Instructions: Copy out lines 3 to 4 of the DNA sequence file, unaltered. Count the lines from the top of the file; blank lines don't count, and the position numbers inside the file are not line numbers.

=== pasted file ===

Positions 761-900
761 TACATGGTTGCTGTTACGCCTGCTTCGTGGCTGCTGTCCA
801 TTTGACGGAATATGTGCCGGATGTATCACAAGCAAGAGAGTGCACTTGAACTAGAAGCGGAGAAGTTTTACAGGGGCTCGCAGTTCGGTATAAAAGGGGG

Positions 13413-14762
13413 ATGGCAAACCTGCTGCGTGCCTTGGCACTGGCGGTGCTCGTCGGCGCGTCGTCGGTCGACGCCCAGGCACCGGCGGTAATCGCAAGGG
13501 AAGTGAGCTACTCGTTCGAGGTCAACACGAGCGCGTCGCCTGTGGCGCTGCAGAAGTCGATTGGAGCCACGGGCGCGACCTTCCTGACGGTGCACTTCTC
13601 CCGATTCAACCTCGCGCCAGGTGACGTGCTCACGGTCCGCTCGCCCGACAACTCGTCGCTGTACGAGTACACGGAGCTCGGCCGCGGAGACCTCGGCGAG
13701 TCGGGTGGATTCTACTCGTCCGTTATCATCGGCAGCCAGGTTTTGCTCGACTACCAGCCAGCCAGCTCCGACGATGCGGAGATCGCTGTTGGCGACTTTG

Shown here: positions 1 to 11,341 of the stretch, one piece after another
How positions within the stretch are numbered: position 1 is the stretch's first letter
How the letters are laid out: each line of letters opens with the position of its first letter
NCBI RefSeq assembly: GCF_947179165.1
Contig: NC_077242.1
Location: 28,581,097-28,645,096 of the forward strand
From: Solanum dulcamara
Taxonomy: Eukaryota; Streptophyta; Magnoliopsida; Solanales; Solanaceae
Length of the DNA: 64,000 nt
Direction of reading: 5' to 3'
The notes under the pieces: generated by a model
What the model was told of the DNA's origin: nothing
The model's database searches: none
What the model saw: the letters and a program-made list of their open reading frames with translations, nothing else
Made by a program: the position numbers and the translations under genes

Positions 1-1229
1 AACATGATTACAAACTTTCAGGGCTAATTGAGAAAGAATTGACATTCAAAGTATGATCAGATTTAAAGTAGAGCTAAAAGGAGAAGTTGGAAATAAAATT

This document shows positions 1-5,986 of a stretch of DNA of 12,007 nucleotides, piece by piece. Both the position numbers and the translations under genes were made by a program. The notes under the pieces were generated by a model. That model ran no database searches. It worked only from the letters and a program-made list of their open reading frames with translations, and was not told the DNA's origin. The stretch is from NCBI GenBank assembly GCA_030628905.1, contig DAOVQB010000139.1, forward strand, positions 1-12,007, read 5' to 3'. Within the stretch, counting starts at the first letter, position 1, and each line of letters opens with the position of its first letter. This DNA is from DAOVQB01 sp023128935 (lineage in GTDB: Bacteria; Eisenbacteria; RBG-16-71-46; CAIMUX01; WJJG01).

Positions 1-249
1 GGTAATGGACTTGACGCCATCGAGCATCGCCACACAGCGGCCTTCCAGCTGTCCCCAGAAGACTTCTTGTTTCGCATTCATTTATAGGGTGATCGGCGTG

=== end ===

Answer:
801 TTTGACGGAATATGTGCCGGATGTATCACAAGCAAGAGAGTGCACTTGAACTAGAAGCGGAGAAGTTTTACAGGGGCTCGCAGTTCGGTATAAAAGGGGG

Positions 13413-14762